Residents of San Francisco may vote this November on a proposal to spend up to $120 million to install solar panels on city-owned buildings. Eight of the eleven members of the city’s Board of Supervisors, along with the mayor, support the idea of placing the proposed bond measure on the ballot later this year. The proposal is to raise $50 to $120 million to install solar panels on hundreds of civic buildings.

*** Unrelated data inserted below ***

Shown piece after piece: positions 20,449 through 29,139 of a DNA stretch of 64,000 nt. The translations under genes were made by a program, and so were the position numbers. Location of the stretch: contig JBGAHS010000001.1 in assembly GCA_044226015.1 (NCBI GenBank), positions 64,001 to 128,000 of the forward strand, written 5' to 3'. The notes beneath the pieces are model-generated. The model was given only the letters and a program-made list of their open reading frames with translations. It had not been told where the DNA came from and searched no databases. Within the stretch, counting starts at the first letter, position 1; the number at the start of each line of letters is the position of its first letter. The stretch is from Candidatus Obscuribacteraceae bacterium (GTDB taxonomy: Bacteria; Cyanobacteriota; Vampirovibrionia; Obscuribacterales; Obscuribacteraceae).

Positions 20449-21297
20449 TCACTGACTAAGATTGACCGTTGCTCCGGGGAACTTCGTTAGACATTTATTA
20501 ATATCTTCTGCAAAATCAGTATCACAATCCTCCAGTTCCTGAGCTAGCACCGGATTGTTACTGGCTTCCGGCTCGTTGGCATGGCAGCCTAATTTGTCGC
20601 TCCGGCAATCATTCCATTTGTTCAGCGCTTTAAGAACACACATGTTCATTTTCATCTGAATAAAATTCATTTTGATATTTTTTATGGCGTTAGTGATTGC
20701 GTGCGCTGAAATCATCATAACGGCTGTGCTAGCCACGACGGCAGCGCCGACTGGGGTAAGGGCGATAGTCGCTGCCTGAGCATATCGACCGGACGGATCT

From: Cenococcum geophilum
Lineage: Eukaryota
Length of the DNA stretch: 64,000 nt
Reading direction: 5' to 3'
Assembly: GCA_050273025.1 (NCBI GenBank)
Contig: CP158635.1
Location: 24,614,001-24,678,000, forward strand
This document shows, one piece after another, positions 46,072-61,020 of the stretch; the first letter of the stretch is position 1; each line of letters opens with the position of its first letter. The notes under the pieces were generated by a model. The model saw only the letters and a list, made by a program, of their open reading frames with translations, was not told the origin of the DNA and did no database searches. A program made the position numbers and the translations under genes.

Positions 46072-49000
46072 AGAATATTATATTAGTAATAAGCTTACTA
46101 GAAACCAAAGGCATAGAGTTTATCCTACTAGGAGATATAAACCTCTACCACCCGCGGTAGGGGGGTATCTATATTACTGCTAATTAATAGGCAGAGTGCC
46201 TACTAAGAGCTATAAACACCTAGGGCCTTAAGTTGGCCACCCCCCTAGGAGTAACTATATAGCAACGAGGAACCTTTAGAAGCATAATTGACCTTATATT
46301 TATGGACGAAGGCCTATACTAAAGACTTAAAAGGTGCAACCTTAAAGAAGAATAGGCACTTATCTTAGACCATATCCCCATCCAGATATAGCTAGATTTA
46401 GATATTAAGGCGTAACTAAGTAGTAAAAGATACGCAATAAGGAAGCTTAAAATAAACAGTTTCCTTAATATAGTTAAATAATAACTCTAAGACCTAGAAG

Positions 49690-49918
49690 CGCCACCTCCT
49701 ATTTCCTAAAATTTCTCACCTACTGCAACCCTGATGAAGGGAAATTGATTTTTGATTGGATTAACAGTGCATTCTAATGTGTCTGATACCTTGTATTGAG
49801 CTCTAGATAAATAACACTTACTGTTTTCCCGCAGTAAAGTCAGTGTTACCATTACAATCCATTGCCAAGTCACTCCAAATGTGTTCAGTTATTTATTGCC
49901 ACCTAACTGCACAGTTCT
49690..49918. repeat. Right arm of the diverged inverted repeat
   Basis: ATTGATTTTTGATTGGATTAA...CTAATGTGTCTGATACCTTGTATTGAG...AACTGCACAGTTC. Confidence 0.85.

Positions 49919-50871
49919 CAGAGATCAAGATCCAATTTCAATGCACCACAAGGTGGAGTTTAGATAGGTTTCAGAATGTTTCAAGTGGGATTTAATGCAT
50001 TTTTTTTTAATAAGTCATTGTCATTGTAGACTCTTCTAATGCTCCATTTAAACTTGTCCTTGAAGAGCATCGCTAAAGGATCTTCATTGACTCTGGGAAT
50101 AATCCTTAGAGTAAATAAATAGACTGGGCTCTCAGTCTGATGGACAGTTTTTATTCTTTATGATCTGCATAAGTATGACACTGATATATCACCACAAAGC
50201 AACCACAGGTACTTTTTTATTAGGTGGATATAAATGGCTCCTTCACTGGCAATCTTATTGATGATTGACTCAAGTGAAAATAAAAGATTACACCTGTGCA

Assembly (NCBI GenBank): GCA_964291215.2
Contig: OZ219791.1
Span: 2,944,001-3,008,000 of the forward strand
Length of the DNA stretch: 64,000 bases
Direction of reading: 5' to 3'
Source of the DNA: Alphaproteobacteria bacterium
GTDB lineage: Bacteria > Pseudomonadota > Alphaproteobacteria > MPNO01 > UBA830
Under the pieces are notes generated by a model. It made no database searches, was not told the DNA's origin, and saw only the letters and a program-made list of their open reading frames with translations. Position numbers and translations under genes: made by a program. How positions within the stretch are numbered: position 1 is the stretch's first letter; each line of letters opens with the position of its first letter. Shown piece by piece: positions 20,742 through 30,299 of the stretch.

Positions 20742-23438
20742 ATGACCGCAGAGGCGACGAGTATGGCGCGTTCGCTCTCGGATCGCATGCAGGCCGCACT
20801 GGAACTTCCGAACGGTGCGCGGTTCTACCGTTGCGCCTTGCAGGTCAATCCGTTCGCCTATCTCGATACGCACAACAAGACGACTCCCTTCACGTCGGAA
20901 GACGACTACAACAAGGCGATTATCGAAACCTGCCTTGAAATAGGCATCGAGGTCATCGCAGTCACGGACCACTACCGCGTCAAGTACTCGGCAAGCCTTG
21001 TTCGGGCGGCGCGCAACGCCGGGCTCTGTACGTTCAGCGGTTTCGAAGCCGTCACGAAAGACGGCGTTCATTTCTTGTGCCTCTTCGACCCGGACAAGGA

SAN FRANCISCO, California, US, 2001-03-21 <SolarAccess.com> A resolution from the Commission on the Environment urges the city and the county of San Francisco to craft a solar power bond for consideration on the November ballot. If approved, the bonds would raise the money to fund solar energy technology that would generate electricity from solar photovoltaic panels and heat water from solar thermal collectors, for public buildings. The resolution references the scientific data which support the threat of global warming, adding that “the single biggest contributor to global warming is pollution from coal and oil fired power plants.” On Earth Day in 1999, Mayor Willie Brown designated the reduction of global warming greenhouse gases as one of his administration’s priorities, and the Sustainability Plan for San Francisco “establishes a goal of maintaining an energy supply based on renewable, environmentally sound resources and eliminating climate-changing and ozone-depleting emissions.” “Natural gas is a known contributor to global warming and diesel particulate matter was declared to be a Toxic Air Contaminant,” while diesel has been listed as a known carcinogen under California law since 1990. The energy crisis in the state has resulted in the use of diesel backup generators during electricity shortages, and the resolution says the increased use of diesel backup generators would adversely affect San Francisco’s air quality and public health. “California’s energy crisis has made it necessary to rethink the way in which San Francisco gets its electricity” and “because of our technology-based economy and the population growth in the Bay Area, San Francisco is more dependent on electricity than ever before.” It notes that the earthquake-prone city is particularly vulnerable to grid failures and “solar energy offers a clean, reliable, silent way to produce electricity that will help make our energy supply more secure while protecting our air quality and environment.” “The potential for solar power generation in San Francisco is enormous and could lead San Francisco to electric self sufficiency, and whereas solar energy systems are remarkably durable as evidenced by the fact that the first solar arrays installed 40 years ago are still in operation,” it explains. “Solar energy systems generate electricity at the source where it is consumed and would provide power even if the electrical grid fails” and “solar water heating in public buildings would reduce the City’s dependence on natural gas, thereby further reducing San Francisco’s contribution to global warming and air pollution.” If the bond measure is placed on the ballot in November and approved, the project would meet almost half of the power need for the municipal government. The amount of bonds to be issued depends on logistical details, says an aide to Mayor Brown, including the issue of whether the city uses revenue or general obligation bonds. The former needs a simple majority of approval, while the latter needs a majority of two thirds. The board of supervisors and mayor must approve the measure by late July to have it placed on the ballot on November 6. Most of the electricity in San Francisco is generated from hydroelectric facilities. The PV panels would be placed on the city’s 700 municipal buildings and around its 17 reservoirs. The solar installations would generate between 17 and 40 MW/h of power during peak periods, say officials. The municipal government uses 100 to 125 MW/h. California is considering legislation to extend a 30 percent rebate for residential PV installations to include non-residential systems. The bill would also raise the capacity for systems to be eligible for net metering, from 10 kW to 1 MW. The Sacramento Municipal Utility District estimates that 750 PV systems are installed in its territory, generating 8 MW/h. “California ought to be as energy self-sufficient as possible, but doesn’t give us an excuse to throw environmental concerns aside and start building polluting power plants,” says Commission president Randall Hayes, who sponsored the resolution in February. “We can meet our electricity needs while still protecting the quality of the air we breathe by developing non-polluting renewable power sources like solar energy, and San Francisco should lead the state in this effort.”